The Sandbox

GWOT hot wash, straight from the wire

Welcome to The Sandbox, a forum for service members who have served or are currently serving in Iraq and Afghanistan, returned vets, spouses and caregivers. The Sandbox's focus is not on policy and partisanship (go to our Blowback page for that), but on the unclassified details of deployment -- the everyday, the extraordinary, the wonderful, the messed-up, the absurd. All correspondence is read, and as much as possible is posted, lightly edited. If you know someone who is deployed who might have something to say, please tell them about us. To submit a post click here.

FROM INSURGENTS TO PRE-EMERGENTS |

June 05, 2009

FROM INSURGENTS TO PRE-EMERGENTS
Name: Deployed Teacher
Posting date: 6/5/09
Returned from: Afghanistan
Milblog: Deployed Teacher 
Email: deployedteacher@gmail.com

It's interesting to observe how life has shifted from one focus to another now that I'm home. An example: For six months, it was all about Afghanistan insurgents, now, it's crabgrass pre-emergents. So, for peace of mind, I set out to find similarities between the two that might help make my mental transition easier, and more meaningful.

As I considered a pre-emergent for the lawn/garden, I found an article from the Ohio State University Extension entitled: Pre-Emergent Herbicides Effective for Weed Control. Here are some bullets from the article:

Marestail, giant ragweed and lambsquarter remain some of the most challenging weeds to control for several reasons:

• They become more difficult to control with increasing size and age.

• They are some of the first weeds to emerge in the spring, and marestail grows quickly in size, making proper burndown treatments a must to control them.

• Avoid making post-emergence applications during periods of adverse environmental conditions, such as low temperatures, extended cloudy periods, and drought.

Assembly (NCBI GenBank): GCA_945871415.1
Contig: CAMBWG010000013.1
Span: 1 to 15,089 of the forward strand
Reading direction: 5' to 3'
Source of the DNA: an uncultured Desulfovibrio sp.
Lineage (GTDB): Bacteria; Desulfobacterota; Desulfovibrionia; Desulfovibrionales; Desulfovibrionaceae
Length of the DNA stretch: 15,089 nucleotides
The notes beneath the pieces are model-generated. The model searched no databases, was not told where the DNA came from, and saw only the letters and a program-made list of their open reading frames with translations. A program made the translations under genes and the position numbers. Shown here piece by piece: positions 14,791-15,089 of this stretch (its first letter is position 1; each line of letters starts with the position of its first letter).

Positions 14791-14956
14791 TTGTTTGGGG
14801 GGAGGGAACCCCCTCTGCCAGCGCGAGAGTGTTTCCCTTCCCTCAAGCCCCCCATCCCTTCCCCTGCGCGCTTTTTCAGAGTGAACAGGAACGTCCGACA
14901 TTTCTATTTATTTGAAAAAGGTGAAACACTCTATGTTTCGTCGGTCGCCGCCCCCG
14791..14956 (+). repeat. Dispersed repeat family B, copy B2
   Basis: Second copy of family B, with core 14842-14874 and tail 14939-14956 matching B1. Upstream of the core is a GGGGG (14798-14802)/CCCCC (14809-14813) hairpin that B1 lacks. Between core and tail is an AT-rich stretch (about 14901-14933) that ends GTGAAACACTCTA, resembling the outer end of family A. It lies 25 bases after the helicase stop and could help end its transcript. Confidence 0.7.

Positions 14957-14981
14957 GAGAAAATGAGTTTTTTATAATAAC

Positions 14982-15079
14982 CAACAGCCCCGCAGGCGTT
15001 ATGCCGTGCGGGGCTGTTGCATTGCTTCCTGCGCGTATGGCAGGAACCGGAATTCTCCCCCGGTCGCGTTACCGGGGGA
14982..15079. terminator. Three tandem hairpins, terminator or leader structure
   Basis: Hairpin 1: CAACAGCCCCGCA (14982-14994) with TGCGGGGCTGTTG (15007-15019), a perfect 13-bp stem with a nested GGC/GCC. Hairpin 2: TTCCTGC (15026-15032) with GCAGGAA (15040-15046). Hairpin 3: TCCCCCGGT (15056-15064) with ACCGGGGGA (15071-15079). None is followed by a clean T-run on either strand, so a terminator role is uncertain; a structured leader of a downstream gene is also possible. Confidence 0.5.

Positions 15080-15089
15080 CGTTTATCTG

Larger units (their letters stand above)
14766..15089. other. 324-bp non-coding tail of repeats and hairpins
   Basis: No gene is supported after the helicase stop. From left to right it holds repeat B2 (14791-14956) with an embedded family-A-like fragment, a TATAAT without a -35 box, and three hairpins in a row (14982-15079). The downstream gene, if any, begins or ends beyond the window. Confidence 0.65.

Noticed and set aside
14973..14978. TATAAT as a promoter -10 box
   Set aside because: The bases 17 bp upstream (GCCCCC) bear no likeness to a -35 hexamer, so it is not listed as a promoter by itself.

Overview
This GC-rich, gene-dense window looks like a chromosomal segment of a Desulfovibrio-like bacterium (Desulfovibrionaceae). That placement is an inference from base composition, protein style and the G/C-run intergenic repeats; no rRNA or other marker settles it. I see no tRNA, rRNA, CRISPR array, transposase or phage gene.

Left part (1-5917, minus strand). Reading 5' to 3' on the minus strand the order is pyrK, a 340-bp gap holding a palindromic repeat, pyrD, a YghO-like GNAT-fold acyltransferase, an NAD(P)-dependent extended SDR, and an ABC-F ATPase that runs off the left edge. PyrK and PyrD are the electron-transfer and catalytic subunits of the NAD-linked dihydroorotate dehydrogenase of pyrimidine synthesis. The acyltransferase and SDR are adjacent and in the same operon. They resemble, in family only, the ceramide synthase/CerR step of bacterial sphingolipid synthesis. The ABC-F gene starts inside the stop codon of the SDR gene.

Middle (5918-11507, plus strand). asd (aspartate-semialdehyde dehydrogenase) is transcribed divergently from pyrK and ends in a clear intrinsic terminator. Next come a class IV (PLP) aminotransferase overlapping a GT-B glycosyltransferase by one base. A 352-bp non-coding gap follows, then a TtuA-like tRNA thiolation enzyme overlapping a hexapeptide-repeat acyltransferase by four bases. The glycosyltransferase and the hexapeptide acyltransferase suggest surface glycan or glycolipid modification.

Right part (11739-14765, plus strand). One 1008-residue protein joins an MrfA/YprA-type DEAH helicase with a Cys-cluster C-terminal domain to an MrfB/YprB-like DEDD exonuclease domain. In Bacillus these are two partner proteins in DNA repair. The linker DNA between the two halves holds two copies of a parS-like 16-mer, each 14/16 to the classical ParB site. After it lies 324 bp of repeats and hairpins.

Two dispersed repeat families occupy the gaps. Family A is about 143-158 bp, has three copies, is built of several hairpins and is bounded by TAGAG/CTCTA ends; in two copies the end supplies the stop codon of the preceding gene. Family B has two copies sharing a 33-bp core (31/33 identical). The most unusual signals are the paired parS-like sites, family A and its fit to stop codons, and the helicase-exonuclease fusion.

Here's my take on this useful information, uh,... I mean intelligence:

Taliban insurgents and their radical fundamentalist followers are the most difficult to control for several reasons:

• They become more difficult to control with increasing size and rage.

• They are the first to emerge in the spring/summer, and their numbers grow quickly in size, making appropriate engagement/elimination a must.

• Avoid engaging insurgents during periods of adverse environmental conditions, such as low  temperatures, extended cloudy periods, and drought.

Is it a stretch to equate Taliban insurgency with out of control weeds? Mmmm, you tell me -- but if any of you pass by my house and see me vigorously eradicating/eliminating weeds, via airborne or ground assault methods, please consider that my conduct is easily explained by the psychological term, "transference."

Transference: "the redirection of feelings and desires; especially of those unconsciously retained from war, toward a new object." *

* For you psych majors: Yes, I replaced the word "childhood" with "war." Sorry, but it makes
sense.

Comments

Sorry, no air support for the yard. But, there are many advantages and you will grow accustomed to the scale.

Welcome home to the mundane details of domestic tranquility.

Lambsquarter is a delicious and convenient substitute for spinach when young.

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